What Was That 4-Legged Critter?

By Jeff Mill
CROMWELL, CT–That four-legged blur that flashed by your car while you were en route to work last week. Was it really a coyote?

More than likely the answer is yes, said Cheryl Gagnon, the town’s animal control officer. “We have coyotes everywhere, all over town.” But it’s not a question of coyotes suddenly invading town, she said. “They have been here even when we didn’t know they were here.I’m aware that coyotes have been in this town since the early 1980s,” one veteran police officer recalled.

However, “because there is such a surge in building now, you’re seeing them everywhere,” Gagnon said. “We’re just seeing more of them because we are disrupting their homes, their dens.”

Police Chief Anthony J. Salvatore said he was looking out his kitchen window last week when he saw one saunter by. “There’s nothing wrong with seeing a coyote,” Gagnon said. And yet, just seeing a coyote can cause a tremor of anxiety among some people, she acknowledged.

‘The biggest thing people worry about is a coyote attacking their child,” Gagnon said. And yet, she said, “a healthy coyote won’t even bother you. They’re more afraid of you than you are of them.” Still, Gagnon encouraged residents to give coyotes a wide berth. If you do see a coyote, if you make a noise it will usually run away. But if you do make a noise and it doesn’t leave,” Gagnon said, “then you should go back inside and call the police.”

A coyote looks like a small to medium dog, and can run from 15 to 45 pounds. If they are in good health, they usually have a full coat of brownish or gray hair. Coyotes have two distinguishing marks: their ears stand straight up, and they have a long bushy tail that is usually black on the tip. The tail points down,” Gagnon said, unlike dogs whose tails can be up when they run.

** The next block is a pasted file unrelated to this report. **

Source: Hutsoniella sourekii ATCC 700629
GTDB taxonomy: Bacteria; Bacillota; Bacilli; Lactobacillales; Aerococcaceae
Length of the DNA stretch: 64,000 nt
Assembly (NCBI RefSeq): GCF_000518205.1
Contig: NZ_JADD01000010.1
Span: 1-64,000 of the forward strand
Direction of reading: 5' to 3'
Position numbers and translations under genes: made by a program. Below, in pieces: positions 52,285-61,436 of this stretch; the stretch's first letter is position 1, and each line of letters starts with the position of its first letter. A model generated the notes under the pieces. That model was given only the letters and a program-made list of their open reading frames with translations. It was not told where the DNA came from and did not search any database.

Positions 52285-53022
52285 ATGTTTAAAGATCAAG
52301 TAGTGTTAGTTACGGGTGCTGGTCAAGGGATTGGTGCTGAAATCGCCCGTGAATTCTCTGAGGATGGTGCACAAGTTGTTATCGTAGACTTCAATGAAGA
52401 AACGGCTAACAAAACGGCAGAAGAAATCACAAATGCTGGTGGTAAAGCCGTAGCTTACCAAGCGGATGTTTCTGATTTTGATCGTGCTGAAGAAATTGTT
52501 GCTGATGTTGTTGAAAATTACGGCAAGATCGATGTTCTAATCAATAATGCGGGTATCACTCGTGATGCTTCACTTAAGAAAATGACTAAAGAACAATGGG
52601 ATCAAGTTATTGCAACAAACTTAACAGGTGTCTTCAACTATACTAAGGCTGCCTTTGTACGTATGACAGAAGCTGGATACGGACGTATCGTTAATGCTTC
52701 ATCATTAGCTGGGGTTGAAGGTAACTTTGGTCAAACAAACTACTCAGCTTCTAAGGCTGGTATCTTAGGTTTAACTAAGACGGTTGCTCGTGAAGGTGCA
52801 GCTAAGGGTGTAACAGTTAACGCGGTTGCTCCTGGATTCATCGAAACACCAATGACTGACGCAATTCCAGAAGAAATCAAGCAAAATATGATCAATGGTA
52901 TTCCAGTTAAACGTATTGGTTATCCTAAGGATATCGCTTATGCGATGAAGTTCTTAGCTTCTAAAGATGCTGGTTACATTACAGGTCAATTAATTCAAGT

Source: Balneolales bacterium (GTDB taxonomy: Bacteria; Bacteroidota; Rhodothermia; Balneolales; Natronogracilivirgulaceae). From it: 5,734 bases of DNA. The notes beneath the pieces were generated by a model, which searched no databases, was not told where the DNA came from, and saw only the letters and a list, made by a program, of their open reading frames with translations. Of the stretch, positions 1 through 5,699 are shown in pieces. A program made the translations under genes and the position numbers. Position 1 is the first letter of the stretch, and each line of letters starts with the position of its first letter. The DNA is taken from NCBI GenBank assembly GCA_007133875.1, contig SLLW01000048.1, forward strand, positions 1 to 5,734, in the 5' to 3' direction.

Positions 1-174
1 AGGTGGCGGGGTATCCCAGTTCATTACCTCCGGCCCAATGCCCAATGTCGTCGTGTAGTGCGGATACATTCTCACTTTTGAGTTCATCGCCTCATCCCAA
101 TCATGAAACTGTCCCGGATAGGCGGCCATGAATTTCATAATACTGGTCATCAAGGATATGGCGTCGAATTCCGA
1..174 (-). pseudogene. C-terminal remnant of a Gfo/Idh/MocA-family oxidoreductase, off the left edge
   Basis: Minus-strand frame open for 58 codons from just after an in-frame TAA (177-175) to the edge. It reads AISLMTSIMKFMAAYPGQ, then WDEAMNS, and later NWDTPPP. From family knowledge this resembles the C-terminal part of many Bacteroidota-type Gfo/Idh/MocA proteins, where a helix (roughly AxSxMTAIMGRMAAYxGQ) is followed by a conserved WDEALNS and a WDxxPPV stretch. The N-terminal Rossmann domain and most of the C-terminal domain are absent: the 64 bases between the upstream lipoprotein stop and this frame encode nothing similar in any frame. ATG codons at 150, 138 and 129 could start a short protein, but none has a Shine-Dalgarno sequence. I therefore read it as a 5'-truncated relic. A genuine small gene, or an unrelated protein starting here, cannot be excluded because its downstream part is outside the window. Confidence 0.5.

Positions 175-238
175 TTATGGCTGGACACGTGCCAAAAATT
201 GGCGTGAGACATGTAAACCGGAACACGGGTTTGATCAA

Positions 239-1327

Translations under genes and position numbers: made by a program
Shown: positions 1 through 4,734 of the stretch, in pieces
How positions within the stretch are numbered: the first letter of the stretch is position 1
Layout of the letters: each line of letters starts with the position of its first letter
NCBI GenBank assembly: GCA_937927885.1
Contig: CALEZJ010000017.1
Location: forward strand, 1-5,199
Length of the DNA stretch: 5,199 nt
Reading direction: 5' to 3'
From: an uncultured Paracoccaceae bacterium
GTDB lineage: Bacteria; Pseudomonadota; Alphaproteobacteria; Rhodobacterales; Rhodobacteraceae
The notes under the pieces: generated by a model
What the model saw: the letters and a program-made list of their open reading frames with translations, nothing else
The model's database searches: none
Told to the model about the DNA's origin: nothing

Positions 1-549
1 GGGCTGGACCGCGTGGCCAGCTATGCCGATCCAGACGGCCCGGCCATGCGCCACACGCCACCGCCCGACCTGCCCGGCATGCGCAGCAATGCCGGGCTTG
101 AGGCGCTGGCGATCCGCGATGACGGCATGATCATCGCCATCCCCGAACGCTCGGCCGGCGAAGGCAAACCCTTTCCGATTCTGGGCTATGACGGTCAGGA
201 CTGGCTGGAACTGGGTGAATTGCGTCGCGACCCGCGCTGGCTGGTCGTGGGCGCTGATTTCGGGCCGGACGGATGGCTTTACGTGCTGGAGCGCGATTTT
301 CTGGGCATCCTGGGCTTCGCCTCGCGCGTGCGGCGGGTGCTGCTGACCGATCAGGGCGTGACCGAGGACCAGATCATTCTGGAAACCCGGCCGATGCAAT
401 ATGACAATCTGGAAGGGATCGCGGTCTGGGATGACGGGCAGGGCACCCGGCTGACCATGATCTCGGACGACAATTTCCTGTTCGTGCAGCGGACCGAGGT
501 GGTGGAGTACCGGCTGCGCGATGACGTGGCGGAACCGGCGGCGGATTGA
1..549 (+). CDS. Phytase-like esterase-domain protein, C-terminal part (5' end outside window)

Coyotes primarily travel as a family, she continued. You will usually see an adult male and female and maybe a few pups. However, they tend to be solitary hunters. “Most of the time, you will see only one of them,” Gagnon said.

Coyotes are not the only wildlife that inhabits Cromwell. In the parts out in the western edge of town in particular, it is not uncommon to see deer, Wild Turkeys, foxes, and Raccoons as well as coyotes, Salvatore said. “We’re still very fortunate in Cromwell to have a lot of open space, particularly on the west side of town that will never be developed because of the highways,” the chief said.

Sometimes the interactions between humans and wildlife go awry. Of course there are accidents involving deer, Gagnon said. But she also remembered one incident in which a Wild Turkey got into a house in town, and of course became frantic trying to get back outside.

When those interactions do go wrong, it is usually the animal that loses, Gagnon admitted. State law prevents any effort to relocate wildlife, because it disrupts existing territorial patterns, she explained.

Sightings of wild animals have increased as development has increased in town, Gagnon said. And as more of more of the town is developed, those sightings will become more common, too. “Ultimately, we have moved into their backyard,” she said. “So I do expect to see more sightings because of all the building that that is going on in town.”

Coyotes are very adaptable, Gagnon said. Not only can their change their locations as development intrudes, but they can change much more: what and when and where they sleep and eat, for instance. Usually, they eat small mammals, she said. But if the need arises, they will switch to eating fruits, insects, birds and even frogs, she said.

Coyotes have shown a predilection for domestic cats, Salvatore noted. At present, there is no predator that intrudes on the coyote except man, Gagnon said. And yet, that can be a blessing–for people, she suggested.

“As with all wildlife, they should be observed and respected,” Gagnon said. “But if you’re in your house and you see a coyote in your backyard, or indeed any wild animal, go to the window and look,” Gagnon said. “And teach your kids to respect them.” –Middletown Press